History has gone full circle. Suddenly, we find a new unhealthy fixation with socialism on the rise in the United States, people are defending commies, the Nazis are back, and measles is surging. They are all related.
We won decisive victories against Nazis and commies and vaccines. We put them on the ash heap of history. But the lessons of history show that things only stay on that ash heap if we stay vigilant. People forget. The people who won stop crowing. That becomes a bit dangerous in the age of the internet.
No one has been writing online about the Nazis being evil, the commies being evil, and vaccines working because we all agreed. But some people who never dealt with seeing a loved one exterminated by a virus got curious. They went off and found their own experts and confirmation biases.
Those people began writing in a void, filling that void. Along came internet search engines to sweep up the content of the internet and found it. That boosted it. No one was responding to it negatively, so it rose in the searches. Then it hit critical mass. When people started realizing that suddenly the Nazis were coming out of the shadows, the Soviet apologists were on the march, and kids were getting sick, they pushed back hard. But they suggested that these nutty ideas be silenced, punished, or otherwise censored.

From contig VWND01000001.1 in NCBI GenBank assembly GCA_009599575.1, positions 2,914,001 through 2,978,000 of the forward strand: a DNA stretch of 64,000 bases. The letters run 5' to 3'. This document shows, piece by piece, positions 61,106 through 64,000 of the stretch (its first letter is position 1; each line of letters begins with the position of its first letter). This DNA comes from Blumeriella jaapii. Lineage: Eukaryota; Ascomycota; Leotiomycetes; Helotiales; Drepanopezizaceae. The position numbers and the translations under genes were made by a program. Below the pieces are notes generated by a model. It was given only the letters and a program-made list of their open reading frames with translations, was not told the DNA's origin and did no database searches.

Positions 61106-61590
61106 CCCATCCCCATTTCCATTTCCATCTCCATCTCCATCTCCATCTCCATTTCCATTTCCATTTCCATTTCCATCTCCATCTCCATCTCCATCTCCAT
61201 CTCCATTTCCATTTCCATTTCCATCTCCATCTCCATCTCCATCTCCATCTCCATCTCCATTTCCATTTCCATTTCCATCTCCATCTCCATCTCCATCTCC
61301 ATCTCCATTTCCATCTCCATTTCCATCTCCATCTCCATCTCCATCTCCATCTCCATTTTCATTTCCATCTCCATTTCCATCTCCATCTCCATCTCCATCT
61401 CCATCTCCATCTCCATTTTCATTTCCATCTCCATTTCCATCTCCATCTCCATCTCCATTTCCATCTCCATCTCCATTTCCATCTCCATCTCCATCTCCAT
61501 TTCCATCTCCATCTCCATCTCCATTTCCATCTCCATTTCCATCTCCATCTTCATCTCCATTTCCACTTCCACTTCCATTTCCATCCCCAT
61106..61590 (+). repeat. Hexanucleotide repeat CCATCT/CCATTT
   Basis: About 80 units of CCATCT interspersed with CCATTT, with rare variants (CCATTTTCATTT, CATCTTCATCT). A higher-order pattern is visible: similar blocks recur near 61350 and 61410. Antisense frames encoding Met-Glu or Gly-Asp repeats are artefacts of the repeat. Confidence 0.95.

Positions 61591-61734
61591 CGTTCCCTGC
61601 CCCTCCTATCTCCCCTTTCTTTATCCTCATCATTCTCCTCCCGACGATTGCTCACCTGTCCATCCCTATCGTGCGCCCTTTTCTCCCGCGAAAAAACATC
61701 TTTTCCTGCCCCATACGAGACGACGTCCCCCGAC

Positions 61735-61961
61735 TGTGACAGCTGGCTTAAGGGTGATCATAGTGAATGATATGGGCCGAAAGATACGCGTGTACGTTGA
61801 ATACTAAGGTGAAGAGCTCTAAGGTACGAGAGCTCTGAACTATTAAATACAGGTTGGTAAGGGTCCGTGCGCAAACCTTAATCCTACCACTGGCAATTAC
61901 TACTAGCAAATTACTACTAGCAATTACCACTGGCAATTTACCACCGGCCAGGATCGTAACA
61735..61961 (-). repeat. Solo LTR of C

In some people, that suggested sparked a gnostic interest. Surely the majority was just trying to keep people from “the truth.” So the Soviet apologists, the neo-Nazis, and the rich coastal folks and a certain segment of mostly female evangelical went hard into gnostic idolatry.
The histories, written by the majority, could not be trusted. Capitalism is surely too flawed and, of course, no one has tried Communism the right way. And, my personal favorite, a Ph.D. from the Ivy League has self-published the truth about vaccines and big corporations don’t profit from healing people anyway. There are some people who would just prefer to believe the conspiracy because simple answers seem wrong to them.
Those of us who know vaccines work and that the commies and Nazis were both kissing cousins and evil need to be vigilant. We cannot convince everyone. There will always be those who through pride, idolatry, and misplaced trust will not believe the truth. But we have ridden a historic wave of stability and, in the creature comforts of the twenty-first century, the lies have been festering.